We generally take our vision for granted, which is rather surprising, considering that there are hundreds of millions of people in the world who have vision problems—some 285 million people worldwide. Although a majority of these issues can be attributed to insufficient access to basic medical care, even those with access to modern medicine face a number of illnesses and disorders. Indeed, the number of people in the United States suffering from various ocular disorders is quite alarming, and the outlook for most of us is a rather bleak.
According to the American Academy of Ophthalmology, nearly 22 million Americans who are over age 40 have cataracts (the most common cause of vision loss in adults). By the time that they reach 80, more than half of all Americans will have cataracts. On top of this, more than 2 million people living in the United States who are over 50 have age-related muscular degeneration. Another 4.4 million Americans over 40 have diabetic retinopathy...the list of ocular disorders goes on and on.
However, new hope could be on the horizon.
Swiss researchers are in the process of developing contact lenses that contain tiny telescopes. But before you get any fancy ideas, no, these will not allow you to spy on your neighbor, cheat on a math test, or peer into the icy reaches of the outer solar system (though who knows, perhaps the devices will have such capabilities someday). But for now, the devices offer a boost to vision and can allow individuals to zoom in on an object more than 2.8 times, which is more than enough for many people with vision issues. Oh, and it lets you do it all with the wink of an eye.
Yes, you read that correctly. The new contact lens contains an extremely thin, reflective telescope that is activated by winking. And amazingly, it is just 1.55 millimeter-thick.
Of course, some may be a bit concerned by this technology. What if you sneeze, what if you get dust in your eye? Won't the device start zooming in and out sporadically? The engineers behind the product say that this shouldn't be a concern. The lenses come with something called "smart glasses." These are supposed to be sophisticated enough to respond to the wearer's winks, but not their blinks i.e., the device should be able to differentiate between the two.
Ultimately, the winking trigger should allow individuals to seamlessly switch back and forth between normal and magnified vision. Moreover, the products can actually track eye movement. This will make the contacts easier to use, as individuals do not need to tilt their head in order to see different objects by looking through different portions of the lens (which is a great advancement from previous models and current devices).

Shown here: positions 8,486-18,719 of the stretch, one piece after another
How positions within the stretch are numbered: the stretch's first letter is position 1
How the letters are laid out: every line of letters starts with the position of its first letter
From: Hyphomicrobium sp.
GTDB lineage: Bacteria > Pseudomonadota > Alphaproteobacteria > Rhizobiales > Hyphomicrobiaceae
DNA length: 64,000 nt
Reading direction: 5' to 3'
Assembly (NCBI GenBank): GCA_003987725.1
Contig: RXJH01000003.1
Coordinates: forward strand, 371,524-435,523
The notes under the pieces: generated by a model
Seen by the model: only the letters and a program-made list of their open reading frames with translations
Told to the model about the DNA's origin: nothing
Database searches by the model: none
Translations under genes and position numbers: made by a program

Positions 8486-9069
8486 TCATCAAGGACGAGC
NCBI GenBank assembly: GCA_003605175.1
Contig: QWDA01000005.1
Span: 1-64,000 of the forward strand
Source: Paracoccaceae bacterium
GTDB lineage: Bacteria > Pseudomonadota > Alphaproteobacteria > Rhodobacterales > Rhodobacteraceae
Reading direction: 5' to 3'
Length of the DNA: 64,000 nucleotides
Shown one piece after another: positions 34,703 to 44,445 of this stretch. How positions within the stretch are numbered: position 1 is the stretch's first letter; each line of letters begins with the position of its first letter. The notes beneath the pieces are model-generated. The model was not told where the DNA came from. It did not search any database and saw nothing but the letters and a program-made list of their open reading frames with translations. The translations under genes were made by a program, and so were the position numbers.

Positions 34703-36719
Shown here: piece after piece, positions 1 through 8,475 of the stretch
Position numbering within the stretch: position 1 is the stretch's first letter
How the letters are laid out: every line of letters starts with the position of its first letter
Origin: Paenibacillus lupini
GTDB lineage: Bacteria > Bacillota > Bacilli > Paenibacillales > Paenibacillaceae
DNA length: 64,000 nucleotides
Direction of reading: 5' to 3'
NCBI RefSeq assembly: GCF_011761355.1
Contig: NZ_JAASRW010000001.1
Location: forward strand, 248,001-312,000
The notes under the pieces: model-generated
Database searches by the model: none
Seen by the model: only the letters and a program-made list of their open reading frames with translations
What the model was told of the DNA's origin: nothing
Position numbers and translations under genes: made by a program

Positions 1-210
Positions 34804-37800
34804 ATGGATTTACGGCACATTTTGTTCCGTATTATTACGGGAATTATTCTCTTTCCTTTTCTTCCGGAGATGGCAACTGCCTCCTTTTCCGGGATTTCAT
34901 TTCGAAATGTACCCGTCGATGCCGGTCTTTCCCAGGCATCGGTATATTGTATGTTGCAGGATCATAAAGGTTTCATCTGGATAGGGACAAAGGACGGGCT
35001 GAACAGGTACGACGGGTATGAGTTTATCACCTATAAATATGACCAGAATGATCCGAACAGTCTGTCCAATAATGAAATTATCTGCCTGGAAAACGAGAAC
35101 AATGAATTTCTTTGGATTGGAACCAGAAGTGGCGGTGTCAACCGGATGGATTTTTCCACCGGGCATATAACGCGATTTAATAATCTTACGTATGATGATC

The prototype was unveiled by Eric Tremblay from the Ecole Polytechnique Federale de Lausanne in Switzerland at the American Association for the Advancement of Science (AAAS) on Friday (Feb. 13, 2015).
Although AMD, and many similar issues, do not generally result in total vision loss, these conditions often make it difficult to preform everyday tasks and function effectively in society. According to the National Eye Institute, "AMD can interfere with simple everyday activities, such as the ability to see faces, drive, read, write, or do close work, such as cooking or fixing things around the house." Part of the reason that this device is so effective is because, not only is it capable of magnifying objects 2.8 times, it removes much of the "clunkiness" of current options.
"It's very important and hard to strike a balance between function and the social costs of wearing any kind of bulky visual device. There is a strong need for something more integrated, and a contact lens is an attractive direction," Tremblay asserts.
Tremblay says that this device could bring some much needed relief to people suffering from various vision issues; however, he simultaneously cautions that the technology is still in its early stages: "We think these lenses hold a lot of promise for low vision and age-related macular degeneration...at this point this is still research, but we are hopeful it will eventually become a real option for people with AMD."
Interestingly enough, these little devices didn't start out as a medical device. At least, not really. The contacts were funded by the Pentagon, and they were meant to serve as a form of bionic vision for soldiers. But as is true of many other technological deices that were initially created for the military, they could bring new hope to millions of ordinary citizens.
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